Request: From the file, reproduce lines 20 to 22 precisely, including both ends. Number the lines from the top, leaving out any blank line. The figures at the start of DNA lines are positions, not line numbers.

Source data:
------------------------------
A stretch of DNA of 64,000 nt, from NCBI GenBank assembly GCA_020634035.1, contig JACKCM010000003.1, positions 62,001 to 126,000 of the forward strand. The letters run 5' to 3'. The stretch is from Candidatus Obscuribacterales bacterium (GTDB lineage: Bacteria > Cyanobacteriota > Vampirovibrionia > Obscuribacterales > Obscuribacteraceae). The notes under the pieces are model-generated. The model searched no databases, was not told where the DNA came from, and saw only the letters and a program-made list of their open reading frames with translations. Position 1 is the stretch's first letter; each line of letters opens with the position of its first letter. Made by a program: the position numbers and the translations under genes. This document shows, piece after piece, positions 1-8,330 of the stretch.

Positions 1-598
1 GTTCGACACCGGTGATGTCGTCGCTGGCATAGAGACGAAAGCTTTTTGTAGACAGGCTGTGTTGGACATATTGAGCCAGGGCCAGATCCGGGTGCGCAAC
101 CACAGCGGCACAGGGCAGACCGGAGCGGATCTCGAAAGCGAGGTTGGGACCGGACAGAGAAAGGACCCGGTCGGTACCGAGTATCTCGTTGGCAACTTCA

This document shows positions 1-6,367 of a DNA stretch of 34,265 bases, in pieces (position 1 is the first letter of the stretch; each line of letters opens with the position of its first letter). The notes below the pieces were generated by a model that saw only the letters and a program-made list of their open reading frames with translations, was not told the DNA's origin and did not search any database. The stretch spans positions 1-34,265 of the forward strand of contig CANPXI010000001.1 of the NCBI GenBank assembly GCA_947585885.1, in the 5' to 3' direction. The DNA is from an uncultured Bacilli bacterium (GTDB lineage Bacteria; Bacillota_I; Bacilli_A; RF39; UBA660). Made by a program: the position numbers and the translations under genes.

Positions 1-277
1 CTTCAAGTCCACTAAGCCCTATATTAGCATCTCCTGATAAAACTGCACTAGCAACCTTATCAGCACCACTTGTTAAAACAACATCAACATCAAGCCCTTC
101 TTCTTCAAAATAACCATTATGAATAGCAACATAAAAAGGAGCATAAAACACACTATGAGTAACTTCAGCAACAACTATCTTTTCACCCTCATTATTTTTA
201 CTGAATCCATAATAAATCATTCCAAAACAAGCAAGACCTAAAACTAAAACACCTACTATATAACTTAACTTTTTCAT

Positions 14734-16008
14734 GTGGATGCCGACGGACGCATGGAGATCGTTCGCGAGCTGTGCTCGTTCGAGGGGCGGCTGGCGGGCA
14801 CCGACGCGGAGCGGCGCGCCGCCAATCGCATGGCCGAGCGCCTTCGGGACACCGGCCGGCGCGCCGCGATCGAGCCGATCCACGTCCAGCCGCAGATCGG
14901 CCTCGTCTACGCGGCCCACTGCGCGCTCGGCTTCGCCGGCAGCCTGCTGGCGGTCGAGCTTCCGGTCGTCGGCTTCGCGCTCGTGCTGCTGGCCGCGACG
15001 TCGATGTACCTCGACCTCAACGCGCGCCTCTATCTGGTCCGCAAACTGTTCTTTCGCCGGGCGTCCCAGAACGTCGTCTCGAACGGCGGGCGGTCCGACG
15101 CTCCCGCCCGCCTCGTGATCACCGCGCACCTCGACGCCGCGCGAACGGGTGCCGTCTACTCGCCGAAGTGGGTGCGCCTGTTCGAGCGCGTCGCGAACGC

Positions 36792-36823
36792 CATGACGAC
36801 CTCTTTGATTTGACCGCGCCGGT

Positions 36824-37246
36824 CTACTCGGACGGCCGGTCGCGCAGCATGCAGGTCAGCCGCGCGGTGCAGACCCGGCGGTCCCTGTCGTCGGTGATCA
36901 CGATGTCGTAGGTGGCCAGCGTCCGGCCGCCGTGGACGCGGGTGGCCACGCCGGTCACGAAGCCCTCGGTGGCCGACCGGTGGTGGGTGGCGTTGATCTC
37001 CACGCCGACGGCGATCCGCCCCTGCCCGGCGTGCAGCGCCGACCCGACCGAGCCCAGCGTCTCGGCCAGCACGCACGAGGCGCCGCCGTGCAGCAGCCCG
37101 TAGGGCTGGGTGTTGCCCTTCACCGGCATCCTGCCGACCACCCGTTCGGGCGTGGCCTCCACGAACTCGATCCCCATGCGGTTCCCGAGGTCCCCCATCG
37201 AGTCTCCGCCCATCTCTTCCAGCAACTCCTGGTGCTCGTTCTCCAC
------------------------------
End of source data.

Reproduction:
36824 CTACTCGGACGGCCGGTCGCGCAGCATGCAGGTCAGCCGCGCGGTGCAGACCCGGCGGTCCCTGTCGTCGGTGATCA
36901 CGATGTCGTAGGTGGCCAGCGTCCGGCCGCCGTGGACGCGGGTGGCCACGCCGGTCACGAAGCCCTCGGTGGCCGACCGGTGGTGGGTGGCGTTGATCTC
37001 CACGCCGACGGCGATCCGCCCCTGCCCGGCGTGCAGCGCCGACCCGACCGAGCCCAGCGTCTCGGCCAGCACGCACGAGGCGCCGCCGTGCAGCAGCCCG